Strategic Crisis Simulations is a student organization affiliated with the Elliott School of International Affairs at the George Washington University in Washington, DC. They kindly provided PAXsims with this summary of their recent “Veiled Ambition” simulation.
Ryan Kuhns assisted with this report.
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Veiled Ambitionis a simulation that examines the complex relationships in the Middle East in four distinct areas: Iraq, Syria, Yemen, and Lebanon. In each of these countries, writers constructed plotlines which asked the participants to consider the question of Shi’a and Iranian influence throughout the Middle East, and the shifting posture of the United States in relation to that influence.
In Yemen, participants were challenged to deal with a humanitarian disaster when they were informed that disease was rampant throughout IDP camps in the nation. In addition, as the Saudi Arabian coalition continued its air campaign against the al-Houthi rebels, participants grappled with difficult questions of human rights when bombs struck civilian targets instead of military ones. For the military and intelligence communities, HUMINT reports were given to participants that indicated a potential link between some members of the al-Houthi rebellion and Iran. It remained up to participants whether they wanted to pursue those ties on the international level, or simply deal with the al-Houthi’s as non-state actors.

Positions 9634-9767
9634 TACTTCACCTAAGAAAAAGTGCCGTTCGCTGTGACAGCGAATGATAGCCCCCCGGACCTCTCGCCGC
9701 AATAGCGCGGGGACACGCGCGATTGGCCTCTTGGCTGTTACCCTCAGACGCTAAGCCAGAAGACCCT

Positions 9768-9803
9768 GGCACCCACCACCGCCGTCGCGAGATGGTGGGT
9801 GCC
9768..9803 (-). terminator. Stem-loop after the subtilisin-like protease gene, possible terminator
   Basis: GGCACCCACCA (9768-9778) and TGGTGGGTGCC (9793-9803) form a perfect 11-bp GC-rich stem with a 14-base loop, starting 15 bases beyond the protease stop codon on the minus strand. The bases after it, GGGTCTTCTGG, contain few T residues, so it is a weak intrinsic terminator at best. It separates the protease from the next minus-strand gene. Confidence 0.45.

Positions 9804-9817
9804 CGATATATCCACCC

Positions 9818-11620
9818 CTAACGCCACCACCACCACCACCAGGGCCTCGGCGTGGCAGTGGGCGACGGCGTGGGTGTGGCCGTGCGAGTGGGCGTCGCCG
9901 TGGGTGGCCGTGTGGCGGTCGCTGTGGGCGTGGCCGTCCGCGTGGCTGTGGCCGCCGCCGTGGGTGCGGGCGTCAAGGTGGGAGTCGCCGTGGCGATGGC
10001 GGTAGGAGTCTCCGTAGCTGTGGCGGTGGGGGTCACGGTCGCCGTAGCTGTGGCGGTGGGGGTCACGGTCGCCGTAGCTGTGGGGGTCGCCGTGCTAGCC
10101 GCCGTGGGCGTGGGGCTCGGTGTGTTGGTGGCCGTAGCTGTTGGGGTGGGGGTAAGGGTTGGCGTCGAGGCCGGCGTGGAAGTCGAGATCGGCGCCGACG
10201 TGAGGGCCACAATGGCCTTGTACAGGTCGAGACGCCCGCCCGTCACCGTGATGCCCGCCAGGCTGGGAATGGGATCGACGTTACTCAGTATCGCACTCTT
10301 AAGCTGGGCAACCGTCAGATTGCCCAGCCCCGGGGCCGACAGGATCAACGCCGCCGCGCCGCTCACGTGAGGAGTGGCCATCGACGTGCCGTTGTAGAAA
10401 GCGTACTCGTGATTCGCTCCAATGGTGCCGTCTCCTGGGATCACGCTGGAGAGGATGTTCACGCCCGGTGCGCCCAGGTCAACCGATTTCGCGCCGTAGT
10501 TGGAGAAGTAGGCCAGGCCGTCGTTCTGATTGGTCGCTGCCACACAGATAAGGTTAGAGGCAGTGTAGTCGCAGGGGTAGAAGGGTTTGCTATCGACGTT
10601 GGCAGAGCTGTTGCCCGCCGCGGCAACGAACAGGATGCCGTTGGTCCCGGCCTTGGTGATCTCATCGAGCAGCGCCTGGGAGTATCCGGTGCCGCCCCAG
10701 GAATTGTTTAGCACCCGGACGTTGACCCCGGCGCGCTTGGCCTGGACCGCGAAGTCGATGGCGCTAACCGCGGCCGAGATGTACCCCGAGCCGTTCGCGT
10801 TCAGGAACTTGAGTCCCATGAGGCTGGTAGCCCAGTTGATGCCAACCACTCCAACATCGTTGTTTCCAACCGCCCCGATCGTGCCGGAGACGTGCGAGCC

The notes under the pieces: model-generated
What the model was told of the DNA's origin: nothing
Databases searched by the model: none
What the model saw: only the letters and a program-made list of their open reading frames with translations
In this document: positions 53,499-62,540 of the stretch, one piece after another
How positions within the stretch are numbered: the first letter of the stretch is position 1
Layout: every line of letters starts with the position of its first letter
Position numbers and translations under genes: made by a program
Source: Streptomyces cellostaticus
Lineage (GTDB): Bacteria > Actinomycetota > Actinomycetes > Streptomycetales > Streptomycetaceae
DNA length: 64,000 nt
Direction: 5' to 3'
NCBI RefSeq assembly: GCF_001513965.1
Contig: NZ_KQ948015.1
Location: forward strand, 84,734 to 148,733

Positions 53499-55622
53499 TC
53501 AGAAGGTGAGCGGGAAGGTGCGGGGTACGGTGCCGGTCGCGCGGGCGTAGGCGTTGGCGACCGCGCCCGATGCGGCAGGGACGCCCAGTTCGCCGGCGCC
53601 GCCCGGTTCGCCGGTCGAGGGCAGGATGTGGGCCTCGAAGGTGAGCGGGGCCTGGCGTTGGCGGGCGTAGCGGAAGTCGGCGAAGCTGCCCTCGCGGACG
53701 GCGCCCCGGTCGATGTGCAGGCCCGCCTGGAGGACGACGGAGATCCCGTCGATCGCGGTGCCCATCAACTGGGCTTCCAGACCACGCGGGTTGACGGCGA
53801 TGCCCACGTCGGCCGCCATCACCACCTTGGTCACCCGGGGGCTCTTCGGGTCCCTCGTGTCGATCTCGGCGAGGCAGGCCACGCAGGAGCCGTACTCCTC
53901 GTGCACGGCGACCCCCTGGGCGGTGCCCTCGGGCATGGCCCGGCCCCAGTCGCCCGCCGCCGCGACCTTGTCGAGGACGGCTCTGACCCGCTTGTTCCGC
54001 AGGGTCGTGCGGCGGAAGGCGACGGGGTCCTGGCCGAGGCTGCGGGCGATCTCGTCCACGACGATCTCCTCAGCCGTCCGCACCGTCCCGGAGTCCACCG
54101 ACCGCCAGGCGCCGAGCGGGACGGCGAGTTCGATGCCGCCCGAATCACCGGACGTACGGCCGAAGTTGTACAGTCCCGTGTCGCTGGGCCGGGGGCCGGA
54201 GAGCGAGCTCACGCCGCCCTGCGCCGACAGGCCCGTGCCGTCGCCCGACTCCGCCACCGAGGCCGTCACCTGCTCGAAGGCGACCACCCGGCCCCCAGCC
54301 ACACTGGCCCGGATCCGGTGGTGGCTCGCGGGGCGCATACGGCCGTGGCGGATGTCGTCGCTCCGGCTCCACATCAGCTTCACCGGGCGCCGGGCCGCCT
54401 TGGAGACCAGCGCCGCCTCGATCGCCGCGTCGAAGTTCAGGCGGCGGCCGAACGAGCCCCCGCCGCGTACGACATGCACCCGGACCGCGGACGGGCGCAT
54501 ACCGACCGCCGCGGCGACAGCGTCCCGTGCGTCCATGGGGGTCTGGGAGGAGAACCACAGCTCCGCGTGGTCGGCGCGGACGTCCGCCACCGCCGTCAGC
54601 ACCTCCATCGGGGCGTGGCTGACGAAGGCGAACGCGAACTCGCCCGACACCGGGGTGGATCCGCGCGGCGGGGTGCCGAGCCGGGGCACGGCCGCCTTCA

In Iraq, ISIL continued to make moderate advances throughout the simulation (see timeframe below). The main plotline focused on increased political involvement and action by Shi’a groups such as Asaib Ahl al-Haq (AAH). Power shortages shook Baghdad and citizens took to the streets, rioting and calling for jobs, power, and better governance as AAH increased their involvement and their message. Participants examined how to handle (and if it was their responsibility to handle) the internal domestic problems facing Iraq, and to what extent the United States could continue to be involved in the fight against ISIL.
In Syria, the story unfolded on two primary fronts. First, participants were contacted by representatives of a group calling themselves the Southern Front, who were willing to act as proxies for U.S. interests in the Syrian Civil War. It was up to participants to decide how involved they wanted to be with this potential partner. In the north, the Kurds continued to advance and Turkey landed a number of airstrikes on Turkish positions, prompting participants to open diplomatic channels to Turkey and ideally negotiate protection for the YPG, since the Kurds are one of the most effective fighting forces involved in the Syrian Civil War, and they typically align with U.S. interests. Finally, participants dealt with the presence of Russian influence and assistance in Syria: driven more by current events than anything else, participants struggled with an unfriendly United Nations Security Council and more support for the Assad regime than they had initially believed was present.
In Lebanon, participants examined the mounting refugee crisis and were tasked to work with the Lebanese government to support the humanitarian situation. In addition, Hezbollah is currently one of the most effective actors in the region, and also a prominent Iranian proxy. Participants were challenged to re-examine their conceptions of Iranian influence throughout the region as they sought stability and safety across Lebanon, rather than mounting economic and political crisis.
How long did the simulation take? How much simulated time was passing?
- The simulation was not projected into the future; it began on September 19, 2015
- The simulation took 4 hours and 45 minutes of real time, and approximately 2 months of simulated time (September 19– November 19, 2015)
- Participants were given a rough timeframe (i.e. 1 hour ~ 2 weeks) but no strict timeline was adhered to